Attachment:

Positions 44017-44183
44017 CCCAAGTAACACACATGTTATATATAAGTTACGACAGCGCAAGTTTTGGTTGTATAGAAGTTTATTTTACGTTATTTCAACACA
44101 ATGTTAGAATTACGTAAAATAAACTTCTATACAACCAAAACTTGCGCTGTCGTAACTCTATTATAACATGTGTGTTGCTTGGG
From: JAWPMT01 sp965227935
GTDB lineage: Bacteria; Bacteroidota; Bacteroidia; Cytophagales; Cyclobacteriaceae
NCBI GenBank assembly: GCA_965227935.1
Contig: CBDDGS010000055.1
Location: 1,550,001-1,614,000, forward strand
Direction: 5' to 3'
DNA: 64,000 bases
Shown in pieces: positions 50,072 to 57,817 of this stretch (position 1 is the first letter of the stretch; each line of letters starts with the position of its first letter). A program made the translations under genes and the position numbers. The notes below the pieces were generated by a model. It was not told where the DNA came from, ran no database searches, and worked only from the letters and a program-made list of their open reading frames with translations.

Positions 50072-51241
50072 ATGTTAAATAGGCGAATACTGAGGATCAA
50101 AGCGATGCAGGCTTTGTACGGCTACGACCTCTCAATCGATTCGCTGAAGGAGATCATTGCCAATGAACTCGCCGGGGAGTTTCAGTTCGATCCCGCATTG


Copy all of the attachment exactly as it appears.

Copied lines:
Positions 44017-44183
44017 CCCAAGTAACACACATGTTATATATAAGTTACGACAGCGCAAGTTTTGGTTGTATAGAAGTTTATTTTACGTTATTTCAACACA
44101 ATGTTAGAATTACGTAAAATAAACTTCTATACAACCAAAACTTGCGCTGTCGTAACTCTATTATAACATGTGTGTTGCTTGGG
From: JAWPMT01 sp965227935
GTDB lineage: Bacteria; Bacteroidota; Bacteroidia; Cytophagales; Cyclobacteriaceae
NCBI GenBank assembly: GCA_965227935.1
Contig: CBDDGS010000055.1
Location: 1,550,001-1,614,000, forward strand
Direction: 5' to 3'
DNA: 64,000 bases
Shown in pieces: positions 50,072 to 57,817 of this stretch (position 1 is the first letter of the stretch; each line of letters starts with the position of its first letter). A program made the translations under genes and the position numbers. The notes below the pieces were generated by a model. It was not told where the DNA came from, ran no database searches, and worked only from the letters and a program-made list of their open reading frames with translations.

Positions 50072-51241
50072 ATGTTAAATAGGCGAATACTGAGGATCAA
50101 AGCGATGCAGGCTTTGTACGGCTACGACCTCTCAATCGATTCGCTGAAGGAGATCATTGCCAATGAACTCGCCGGGGAGTTTCAGTTCGATCCCGCATTG